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Section 30 dispersal powers: emerging findings from Merseyside

Evans, Rachel; Jamieson, Janet; O'Brien, Dave; Tombs, Steve and Yates, Joe (2010). Section 30 dispersal powers: emerging findings from Merseyside. Early Career Academics Network Bulletin(2) pp. 4–8.

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Abstract

Arguably regulating incivility and nuisance has borne the burden of three successive New Labour governments’ efforts to appease public concern and secure electoral gain (Jamieson and Yates, 2009). In particular, these efforts have witnessed the extension and intensification of interventions to exert control over young people’s ‘troublesome’ behaviour (Goldson, 2008). One of the more controversial measures in the government’s anti-social behaviour arsenal is the dispersal powers provided under Section 30 of the Anti-Social Behaviour Act 2003 (Office of Public Sector Information (OPSI), 2003). This paper reflects on the emerging findings of a research study undertaken in Merseyside to highlight some concerns with regard to the imposition, implementation and impact of these dispersal powers.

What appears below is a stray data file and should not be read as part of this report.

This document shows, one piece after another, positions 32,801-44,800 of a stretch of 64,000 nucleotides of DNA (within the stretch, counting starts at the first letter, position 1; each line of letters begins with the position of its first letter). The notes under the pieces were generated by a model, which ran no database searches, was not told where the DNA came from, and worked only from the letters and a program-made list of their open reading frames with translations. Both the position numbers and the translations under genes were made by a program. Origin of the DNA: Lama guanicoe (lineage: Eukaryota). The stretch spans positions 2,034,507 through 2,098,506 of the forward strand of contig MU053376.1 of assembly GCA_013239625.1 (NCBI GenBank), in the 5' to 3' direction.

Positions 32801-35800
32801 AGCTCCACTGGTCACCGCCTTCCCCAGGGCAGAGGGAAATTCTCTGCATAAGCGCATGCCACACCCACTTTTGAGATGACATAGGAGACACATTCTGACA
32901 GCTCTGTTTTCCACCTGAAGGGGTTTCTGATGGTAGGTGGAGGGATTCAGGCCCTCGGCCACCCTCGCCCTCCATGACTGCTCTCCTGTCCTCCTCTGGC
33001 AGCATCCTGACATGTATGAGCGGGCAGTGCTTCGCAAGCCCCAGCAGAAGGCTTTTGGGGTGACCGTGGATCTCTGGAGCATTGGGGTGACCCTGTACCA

Item Type: Journal Item
Copyright Holders: 2010 The Authors
Academic Unit/School: Faculty of Arts and Social Sciences (FASS) > Social Sciences and Global Studies > Social Policy and Criminology
Faculty of Arts and Social Sciences (FASS) > Social Sciences and Global Studies
Faculty of Arts and Social Sciences (FASS)
Research Group: Harm and Evidence Research Collaborative (HERC)
Item ID: 36525
Depositing User: Steve Tombs
Date Deposited: 13 Feb 2013 15:57
Last Modified: 06 Aug 2019 08:44
URI: http://oro.open.ac.uk/id/eprint/36525
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